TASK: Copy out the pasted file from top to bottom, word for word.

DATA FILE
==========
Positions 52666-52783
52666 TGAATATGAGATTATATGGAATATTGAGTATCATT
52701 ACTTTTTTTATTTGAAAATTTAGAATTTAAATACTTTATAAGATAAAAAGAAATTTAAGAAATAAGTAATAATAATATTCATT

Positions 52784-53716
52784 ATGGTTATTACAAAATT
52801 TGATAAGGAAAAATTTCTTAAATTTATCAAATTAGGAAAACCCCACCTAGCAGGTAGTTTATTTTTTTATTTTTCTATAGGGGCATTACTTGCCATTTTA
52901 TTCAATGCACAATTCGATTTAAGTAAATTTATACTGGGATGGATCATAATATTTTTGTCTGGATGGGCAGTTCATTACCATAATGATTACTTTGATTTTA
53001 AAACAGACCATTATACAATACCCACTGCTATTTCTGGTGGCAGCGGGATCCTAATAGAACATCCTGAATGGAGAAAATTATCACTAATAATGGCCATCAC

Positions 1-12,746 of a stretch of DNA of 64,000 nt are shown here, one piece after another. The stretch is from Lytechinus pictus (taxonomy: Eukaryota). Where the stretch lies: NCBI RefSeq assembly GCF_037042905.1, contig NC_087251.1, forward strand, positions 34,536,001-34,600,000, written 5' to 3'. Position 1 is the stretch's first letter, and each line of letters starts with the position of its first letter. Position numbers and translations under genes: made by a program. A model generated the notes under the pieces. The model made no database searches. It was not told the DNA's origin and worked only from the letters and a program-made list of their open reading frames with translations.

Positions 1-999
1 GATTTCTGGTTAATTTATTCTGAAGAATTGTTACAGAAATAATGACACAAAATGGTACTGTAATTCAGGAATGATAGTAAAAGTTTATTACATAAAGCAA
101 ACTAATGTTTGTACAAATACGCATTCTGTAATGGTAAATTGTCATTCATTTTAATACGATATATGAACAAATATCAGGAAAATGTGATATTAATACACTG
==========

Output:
Positions 52666-52783
52666 TGAATATGAGATTATATGGAATATTGAGTATCATT
52701 ACTTTTTTTATTTGAAAATTTAGAATTTAAATACTTTATAAGATAAAAAGAAATTTAAGAAATAAGTAATAATAATATTCATT

Positions 52784-53716
52784 ATGGTTATTACAAAATT
52801 TGATAAGGAAAAATTTCTTAAATTTATCAAATTAGGAAAACCCCACCTAGCAGGTAGTTTATTTTTTTATTTTTCTATAGGGGCATTACTTGCCATTTTA
52901 TTCAATGCACAATTCGATTTAAGTAAATTTATACTGGGATGGATCATAATATTTTTGTCTGGATGGGCAGTTCATTACCATAATGATTACTTTGATTTTA
53001 AAACAGACCATTATACAATACCCACTGCTATTTCTGGTGGCAGCGGGATCCTAATAGAACATCCTGAATGGAGAAAATTATCACTAATAATGGCCATCAC

Positions 1-12,746 of a stretch of DNA of 64,000 nt are shown here, one piece after another. The stretch is from Lytechinus pictus (taxonomy: Eukaryota). Where the stretch lies: NCBI RefSeq assembly GCF_037042905.1, contig NC_087251.1, forward strand, positions 34,536,001-34,600,000, written 5' to 3'. Position 1 is the stretch's first letter, and each line of letters starts with the position of its first letter. Position numbers and translations under genes: made by a program. A model generated the notes under the pieces. The model made no database searches. It was not told the DNA's origin and worked only from the letters and a program-made list of their open reading frames with translations.

Positions 1-999
1 GATTTCTGGTTAATTTATTCTGAAGAATTGTTACAGAAATAATGACACAAAATGGTACTGTAATTCAGGAATGATAGTAAAAGTTTATTACATAAAGCAA
101 ACTAATGTTTGTACAAATACGCATTCTGTAATGGTAAATTGTCATTCATTTTAATACGATATATGAACAAATATCAGGAAAATGTGATATTAATACACTG